Wednesday, November 07, 2012

Making Connections to Traditional Knowledge

My Social Studies 9 class has been working on a project off and on over the last few weeks -- an exploration of Heritage Skills. We do this as a tie-in to the Industrial Revolution and as a precursor to the full-on Heritage Research project our school's students complete in Social Studies 10.  Five of the SS9 projects stand out for me right now (still more presentations to come). I'm very proud of what they did with their guiding questions:

1. KM shared the story of Norwegian flatbread with us... krumkake... sort of a waffle cone, but rolled and stamped with careful designs. The recipe was a family favorite and helped them make a direct connection to their Scandinavian roots. Of course, she spent a few hours making up a big tasty batch for our class to try. The heritage skill lies in the preparation, use of special tools, and choice of fillings.

2. FJ put together an visual explanation of why she and her family dried fish. Everything she expressed was what she "knew" -- no obligatory internet surfing to add random details... refreshing. The traditional methods have been passed down in her family for generations, and she plans on passing it on to her kids and grandkids one day. Her smokehouse is a special place, filled with strong memories to go with the familiar smells. Two big strips of dried fish were wrapped and taped to the poster... FJ ate one and I ate one... perfect! The heritage skill lies in the options for catching, preparing, drying, curing, and smoking the fish.

3. SR shared his grandfather's passion for woodworking and the art of Intarsia -- locking in wooden elements to form an inlayed textured mosaic, a mix of clever design and skill with wood.  The examples he shared were ones that came from his house, a reminder of his grandfather's presence even though he lives a few hours away. Some of the Intarsia objects wee small and intricate, others as big as a chalkboard. The heritage skill lies in the mastery of wood and tools.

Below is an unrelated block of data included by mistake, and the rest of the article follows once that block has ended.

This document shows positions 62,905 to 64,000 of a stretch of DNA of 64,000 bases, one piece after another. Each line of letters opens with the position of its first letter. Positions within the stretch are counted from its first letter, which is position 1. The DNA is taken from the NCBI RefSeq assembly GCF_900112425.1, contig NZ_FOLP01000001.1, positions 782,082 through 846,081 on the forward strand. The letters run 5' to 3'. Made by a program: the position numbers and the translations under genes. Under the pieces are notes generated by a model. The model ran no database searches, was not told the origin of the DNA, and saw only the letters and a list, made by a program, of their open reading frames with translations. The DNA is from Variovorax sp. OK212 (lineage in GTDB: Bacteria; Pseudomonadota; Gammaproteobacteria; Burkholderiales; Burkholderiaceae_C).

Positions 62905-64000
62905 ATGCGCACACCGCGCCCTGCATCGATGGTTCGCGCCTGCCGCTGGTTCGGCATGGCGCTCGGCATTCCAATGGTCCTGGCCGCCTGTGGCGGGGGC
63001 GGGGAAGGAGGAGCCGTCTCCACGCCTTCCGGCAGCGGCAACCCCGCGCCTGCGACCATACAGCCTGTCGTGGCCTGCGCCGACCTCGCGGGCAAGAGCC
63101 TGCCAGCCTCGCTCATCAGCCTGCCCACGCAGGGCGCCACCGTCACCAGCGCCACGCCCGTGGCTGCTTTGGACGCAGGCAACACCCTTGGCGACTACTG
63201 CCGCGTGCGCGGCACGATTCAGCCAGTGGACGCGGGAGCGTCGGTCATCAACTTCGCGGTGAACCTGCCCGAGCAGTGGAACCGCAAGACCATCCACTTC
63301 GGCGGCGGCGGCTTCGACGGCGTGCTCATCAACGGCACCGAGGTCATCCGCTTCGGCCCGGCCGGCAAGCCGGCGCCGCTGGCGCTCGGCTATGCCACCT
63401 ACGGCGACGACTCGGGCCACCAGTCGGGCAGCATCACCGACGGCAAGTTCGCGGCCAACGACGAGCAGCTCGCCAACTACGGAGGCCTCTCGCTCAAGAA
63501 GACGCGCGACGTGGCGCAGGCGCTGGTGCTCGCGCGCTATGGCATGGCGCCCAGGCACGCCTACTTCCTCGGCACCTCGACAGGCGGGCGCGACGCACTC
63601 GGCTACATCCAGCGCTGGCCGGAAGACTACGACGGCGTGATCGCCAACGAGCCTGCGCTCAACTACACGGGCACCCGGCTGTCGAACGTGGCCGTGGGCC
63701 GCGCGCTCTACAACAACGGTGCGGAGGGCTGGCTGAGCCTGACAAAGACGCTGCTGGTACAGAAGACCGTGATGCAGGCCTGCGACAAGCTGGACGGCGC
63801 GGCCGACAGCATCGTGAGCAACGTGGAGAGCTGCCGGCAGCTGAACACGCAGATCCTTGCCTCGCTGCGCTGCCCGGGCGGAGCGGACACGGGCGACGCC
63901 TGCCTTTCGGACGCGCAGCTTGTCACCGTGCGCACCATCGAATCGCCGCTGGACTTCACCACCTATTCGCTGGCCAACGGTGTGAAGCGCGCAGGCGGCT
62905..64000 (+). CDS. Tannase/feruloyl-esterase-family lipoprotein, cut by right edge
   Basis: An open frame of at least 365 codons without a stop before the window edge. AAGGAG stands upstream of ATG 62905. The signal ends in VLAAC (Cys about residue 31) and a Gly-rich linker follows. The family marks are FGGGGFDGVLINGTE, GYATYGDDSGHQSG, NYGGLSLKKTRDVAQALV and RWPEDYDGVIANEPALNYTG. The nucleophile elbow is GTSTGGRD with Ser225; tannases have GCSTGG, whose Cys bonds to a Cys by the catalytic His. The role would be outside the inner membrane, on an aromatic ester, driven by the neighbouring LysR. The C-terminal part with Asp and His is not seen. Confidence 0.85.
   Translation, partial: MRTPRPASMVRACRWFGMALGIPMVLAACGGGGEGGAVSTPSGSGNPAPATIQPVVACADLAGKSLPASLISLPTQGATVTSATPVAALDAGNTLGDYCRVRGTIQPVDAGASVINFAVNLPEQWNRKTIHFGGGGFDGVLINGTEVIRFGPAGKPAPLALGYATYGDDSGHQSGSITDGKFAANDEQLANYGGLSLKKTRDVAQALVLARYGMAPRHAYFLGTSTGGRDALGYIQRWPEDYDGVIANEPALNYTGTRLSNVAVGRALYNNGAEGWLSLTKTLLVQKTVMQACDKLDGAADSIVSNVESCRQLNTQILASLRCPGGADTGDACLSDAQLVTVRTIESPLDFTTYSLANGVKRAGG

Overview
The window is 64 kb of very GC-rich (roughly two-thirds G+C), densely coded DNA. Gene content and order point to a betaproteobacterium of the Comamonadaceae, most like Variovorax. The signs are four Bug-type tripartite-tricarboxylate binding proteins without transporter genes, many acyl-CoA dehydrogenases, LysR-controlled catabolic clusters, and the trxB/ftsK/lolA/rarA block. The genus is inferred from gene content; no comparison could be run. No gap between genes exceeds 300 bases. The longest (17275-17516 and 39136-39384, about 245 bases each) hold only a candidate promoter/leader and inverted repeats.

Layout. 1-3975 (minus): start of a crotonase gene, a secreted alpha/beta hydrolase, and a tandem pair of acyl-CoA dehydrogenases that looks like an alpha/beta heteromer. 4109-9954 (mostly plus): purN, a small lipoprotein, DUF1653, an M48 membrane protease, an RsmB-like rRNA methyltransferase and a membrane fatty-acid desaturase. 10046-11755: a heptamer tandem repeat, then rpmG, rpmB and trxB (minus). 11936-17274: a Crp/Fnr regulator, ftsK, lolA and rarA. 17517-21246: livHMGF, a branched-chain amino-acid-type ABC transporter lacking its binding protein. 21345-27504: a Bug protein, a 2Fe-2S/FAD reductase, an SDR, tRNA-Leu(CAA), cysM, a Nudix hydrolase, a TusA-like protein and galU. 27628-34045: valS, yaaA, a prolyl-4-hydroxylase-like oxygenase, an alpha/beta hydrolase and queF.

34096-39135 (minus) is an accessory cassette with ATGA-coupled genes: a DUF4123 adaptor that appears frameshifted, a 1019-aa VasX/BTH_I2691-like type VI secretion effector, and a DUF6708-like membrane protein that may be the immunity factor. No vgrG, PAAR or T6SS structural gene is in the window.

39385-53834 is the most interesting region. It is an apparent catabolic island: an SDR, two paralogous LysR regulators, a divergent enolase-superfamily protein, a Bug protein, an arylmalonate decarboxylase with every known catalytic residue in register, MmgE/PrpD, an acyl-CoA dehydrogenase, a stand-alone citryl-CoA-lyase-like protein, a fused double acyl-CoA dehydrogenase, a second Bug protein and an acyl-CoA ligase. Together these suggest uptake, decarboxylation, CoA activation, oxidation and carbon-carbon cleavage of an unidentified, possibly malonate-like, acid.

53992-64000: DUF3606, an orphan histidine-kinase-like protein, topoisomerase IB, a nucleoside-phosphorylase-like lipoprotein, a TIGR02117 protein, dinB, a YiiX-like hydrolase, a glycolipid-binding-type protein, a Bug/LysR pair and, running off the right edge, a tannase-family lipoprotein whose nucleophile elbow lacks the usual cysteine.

4. AC explored the history of the horse and buggy -- where, when, why, etc. Her grandmother remembered riding with horse and buggy as a kid, and we had some fun speculating what would happen to society if we had to go back to this form of transportation (pros & cons). The heritage skill lies in the care of animals and equipment. I mentioned that my dad, born in 1936, and the oldest of 8, used to get the horse and buggy set up each morning, load up his school-age siblings, and take them to school every day... as a 9-yr-old!

5. MS shared the "Portuguese Passion for Bread" -- a foray into both family tradition and a way of making bread that few people take on anymore. MS shared what she learned from her grandmother, this sparked similar stories in the class -- a quick survey found out that creation and consumption of homemade bread was more common than expected. The heritage skill lies in the attention to ingredients, process, and time, plus the careful (ancient) working of dough.

I'm looking forward to more projects this week on carving, speaking the Carrier Language, ranching, square dancing, and others.  We learned about canning today -- peaches, pears, and fish -- each one a grandmother's favourite for the three students presenting. Projects can be tricky with some classes -- the disorganized students have a hard time sticking to the timeline to get this done, but it's also a great way for students that struggle in other areas to engage with the learning outcomes and get some success. I think the key is making some connection to student identity -- in this case an interview with a family member.

Traditional Knowledge, whether it's an Aboriginal custom, indigenous way of approaching subsistence or simply an old and preserved cultural practice, comes to us like a gift from our ancestors. Who knows what skills are resting in our bones, placed their by our forebears and waiting for a trigger, waiting to be relearned and reborn for the next generation. In an educational world swamped with technology-induced urgency for change, these projects are a calm and focussed reminder of what really grounds us to each other and the dirt beneath us.

1 comment:

Anonymous said...

Wow, I just read about the student's projects on this blog. I am so impressed at the topics they picked and how deeply they probed into their ancestor's cultures. Congratulations students!
- Mrs. Wadson